AliveCor KardiaBand Brings Clinical Grade EKG (Electrocardiogram) to Apple Watch
Fitness devices have traversed a long path of evolution ever since they were released. Today we have a plethora of options to choose from when it comes to fitness bands. Apple Watch, however, was late to the smartwatch party and yet it commands the highest market share. The implementation of fitness features and the integration with the iOS HealthKit perhaps made the Apple Watch a formidable option for the consumers.
As of now, the Apple Watch does offer a built-in heart rate reader, but despite offering high accuracy, the heart rate reader is still not clinical grade and used by doctors. Most of the times Doctors prescribe an EKG (electrocardiogram test) to diagnose issues with heart.
AliveCor, a California based private medical health company is now releasing a new Apple Watch band that comes with an inbuilt EKG sensor. As per the makers, the EKG band is the first-ever medical accessory meant for a wearable that is approved by the Food and Drug Administrations. Called the KardiaBand, the accessory costs $200 and will be available on both Amazon and AliveCor’s official website.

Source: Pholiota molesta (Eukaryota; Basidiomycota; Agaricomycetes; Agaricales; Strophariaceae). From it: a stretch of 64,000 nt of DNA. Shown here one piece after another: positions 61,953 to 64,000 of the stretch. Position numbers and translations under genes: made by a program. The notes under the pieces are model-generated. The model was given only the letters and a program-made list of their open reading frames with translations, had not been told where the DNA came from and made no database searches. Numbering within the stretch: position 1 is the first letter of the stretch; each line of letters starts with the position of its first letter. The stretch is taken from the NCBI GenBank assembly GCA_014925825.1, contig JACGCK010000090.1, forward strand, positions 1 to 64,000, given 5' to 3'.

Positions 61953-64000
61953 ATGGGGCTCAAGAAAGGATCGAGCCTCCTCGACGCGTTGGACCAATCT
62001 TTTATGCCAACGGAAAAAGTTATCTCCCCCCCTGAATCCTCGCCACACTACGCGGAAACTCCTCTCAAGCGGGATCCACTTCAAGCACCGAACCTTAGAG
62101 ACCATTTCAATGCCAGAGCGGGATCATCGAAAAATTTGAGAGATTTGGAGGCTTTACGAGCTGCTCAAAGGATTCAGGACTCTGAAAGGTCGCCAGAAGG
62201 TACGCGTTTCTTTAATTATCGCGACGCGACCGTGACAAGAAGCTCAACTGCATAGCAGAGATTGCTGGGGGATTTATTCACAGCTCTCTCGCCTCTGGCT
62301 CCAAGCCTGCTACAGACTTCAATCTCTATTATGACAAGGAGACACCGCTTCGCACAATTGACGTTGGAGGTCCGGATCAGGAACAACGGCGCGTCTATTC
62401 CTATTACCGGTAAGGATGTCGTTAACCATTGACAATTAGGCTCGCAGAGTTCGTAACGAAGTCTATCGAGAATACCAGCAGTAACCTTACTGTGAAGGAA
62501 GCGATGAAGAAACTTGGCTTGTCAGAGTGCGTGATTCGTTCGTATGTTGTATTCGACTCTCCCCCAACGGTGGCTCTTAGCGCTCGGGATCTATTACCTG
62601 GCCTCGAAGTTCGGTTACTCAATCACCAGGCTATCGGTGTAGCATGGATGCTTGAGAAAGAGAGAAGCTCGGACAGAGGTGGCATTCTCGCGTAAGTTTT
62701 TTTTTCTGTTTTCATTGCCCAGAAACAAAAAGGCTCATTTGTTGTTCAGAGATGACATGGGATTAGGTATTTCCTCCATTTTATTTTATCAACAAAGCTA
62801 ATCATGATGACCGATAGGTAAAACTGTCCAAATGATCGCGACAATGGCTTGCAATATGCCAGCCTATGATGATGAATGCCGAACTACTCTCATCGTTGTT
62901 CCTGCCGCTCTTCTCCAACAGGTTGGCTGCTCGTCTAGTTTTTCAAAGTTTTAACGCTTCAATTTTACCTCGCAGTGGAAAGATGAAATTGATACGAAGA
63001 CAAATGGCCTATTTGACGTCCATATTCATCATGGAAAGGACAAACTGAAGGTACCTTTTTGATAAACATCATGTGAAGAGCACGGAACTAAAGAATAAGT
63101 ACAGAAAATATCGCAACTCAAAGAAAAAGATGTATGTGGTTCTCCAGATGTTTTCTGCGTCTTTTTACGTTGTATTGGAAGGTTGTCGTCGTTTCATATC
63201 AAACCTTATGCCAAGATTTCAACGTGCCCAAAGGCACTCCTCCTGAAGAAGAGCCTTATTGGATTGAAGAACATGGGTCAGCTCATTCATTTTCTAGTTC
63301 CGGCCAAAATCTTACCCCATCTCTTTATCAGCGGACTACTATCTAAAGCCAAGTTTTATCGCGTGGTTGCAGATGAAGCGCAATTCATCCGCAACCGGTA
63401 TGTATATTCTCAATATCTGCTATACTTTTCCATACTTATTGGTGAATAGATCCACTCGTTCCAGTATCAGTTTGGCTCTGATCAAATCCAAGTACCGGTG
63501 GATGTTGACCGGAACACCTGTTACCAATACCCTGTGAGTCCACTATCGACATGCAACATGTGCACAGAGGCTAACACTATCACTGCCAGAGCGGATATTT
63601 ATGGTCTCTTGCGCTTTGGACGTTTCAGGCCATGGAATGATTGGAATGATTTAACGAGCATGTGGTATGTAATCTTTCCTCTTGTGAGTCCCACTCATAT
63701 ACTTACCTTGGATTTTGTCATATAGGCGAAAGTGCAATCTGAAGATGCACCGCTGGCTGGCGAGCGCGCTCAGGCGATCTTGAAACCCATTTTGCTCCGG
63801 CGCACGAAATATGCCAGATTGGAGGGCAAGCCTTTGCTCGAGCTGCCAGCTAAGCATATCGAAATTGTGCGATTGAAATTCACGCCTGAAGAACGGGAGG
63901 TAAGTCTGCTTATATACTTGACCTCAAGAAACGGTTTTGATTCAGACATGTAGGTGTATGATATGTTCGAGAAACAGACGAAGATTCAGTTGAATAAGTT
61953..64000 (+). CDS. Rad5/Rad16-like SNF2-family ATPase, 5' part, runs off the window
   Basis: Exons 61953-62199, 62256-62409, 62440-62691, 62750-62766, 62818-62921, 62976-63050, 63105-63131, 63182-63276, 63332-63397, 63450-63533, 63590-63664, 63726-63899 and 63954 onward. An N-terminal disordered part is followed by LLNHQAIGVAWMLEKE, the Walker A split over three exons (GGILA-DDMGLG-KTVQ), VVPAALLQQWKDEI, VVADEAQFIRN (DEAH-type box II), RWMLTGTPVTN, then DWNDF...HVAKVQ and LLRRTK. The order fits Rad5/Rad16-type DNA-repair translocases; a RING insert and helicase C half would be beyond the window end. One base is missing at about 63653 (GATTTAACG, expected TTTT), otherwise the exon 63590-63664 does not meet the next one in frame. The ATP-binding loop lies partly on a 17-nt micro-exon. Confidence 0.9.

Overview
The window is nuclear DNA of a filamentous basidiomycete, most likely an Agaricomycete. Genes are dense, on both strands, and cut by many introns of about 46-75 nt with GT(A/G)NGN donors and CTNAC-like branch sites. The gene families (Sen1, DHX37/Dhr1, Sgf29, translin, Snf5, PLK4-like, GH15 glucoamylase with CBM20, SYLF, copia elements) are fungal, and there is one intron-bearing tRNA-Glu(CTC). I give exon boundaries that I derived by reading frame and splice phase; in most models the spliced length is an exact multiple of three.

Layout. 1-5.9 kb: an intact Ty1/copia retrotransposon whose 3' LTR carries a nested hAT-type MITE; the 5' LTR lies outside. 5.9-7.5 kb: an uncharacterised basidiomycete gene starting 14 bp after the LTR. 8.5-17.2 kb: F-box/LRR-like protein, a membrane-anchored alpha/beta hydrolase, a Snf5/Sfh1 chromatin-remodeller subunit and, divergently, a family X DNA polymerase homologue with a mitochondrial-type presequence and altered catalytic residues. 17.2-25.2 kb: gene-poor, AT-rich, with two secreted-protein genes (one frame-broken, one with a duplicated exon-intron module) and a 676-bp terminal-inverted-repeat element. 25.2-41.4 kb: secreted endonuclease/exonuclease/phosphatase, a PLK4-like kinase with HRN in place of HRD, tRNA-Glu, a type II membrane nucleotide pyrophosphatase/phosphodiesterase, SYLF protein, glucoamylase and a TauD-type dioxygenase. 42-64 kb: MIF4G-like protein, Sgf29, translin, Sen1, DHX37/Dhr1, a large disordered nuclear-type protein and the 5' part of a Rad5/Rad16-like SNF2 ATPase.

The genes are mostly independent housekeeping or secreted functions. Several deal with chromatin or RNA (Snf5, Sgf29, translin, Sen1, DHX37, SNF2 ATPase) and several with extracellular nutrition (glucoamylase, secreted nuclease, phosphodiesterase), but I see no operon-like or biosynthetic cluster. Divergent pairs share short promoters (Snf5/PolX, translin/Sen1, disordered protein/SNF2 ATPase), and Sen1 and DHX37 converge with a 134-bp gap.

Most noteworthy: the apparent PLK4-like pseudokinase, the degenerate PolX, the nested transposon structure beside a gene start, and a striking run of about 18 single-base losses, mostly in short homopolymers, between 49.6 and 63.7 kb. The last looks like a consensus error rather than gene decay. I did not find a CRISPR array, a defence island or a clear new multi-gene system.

At the outset, the AliveCor seems like a perfect accessory for folks suffering from heart disorders or even ones who like to keep a closer watch on their health. In all likelihood, a band like this will warn the users of impending cardiac arrests. Moreover, other heart irregularities like irregular heartbeats, sinus tachycardia, and atrial fibrillation can also be detected.
This is what Vic Gundotra, CEO of AliveCor had to say, “We live in a world where consumers want to know every minute what’s going on [in their bodies] and for the first time they can have a medical, clinical-grade, FDA-cleared tool.” He further added that “The average consumer doesn’t know what a normal sinus rhythm looks like or what atrial fibrillation looks like. Yet the FDA has cleared our individual algorithms.”
The KariaBand EKG is designed such that it slides into any Apple Watch and comes packed with its own battery. All one needs to do is rest their fingers on the small metal contacts in the band for 30 seconds. Most importantly this report can be shown to doctors on a real-time basis. The band is paired with an app that is powered by machine learning and will notify the users whenever their heart rate is unusual.
That being said, the premium service will cost $9.99/month and the monthly report will automatically be mailed to the doctors. It is good to see wearables finally entering the clinical grade phase and helping patients to monitor their health actively.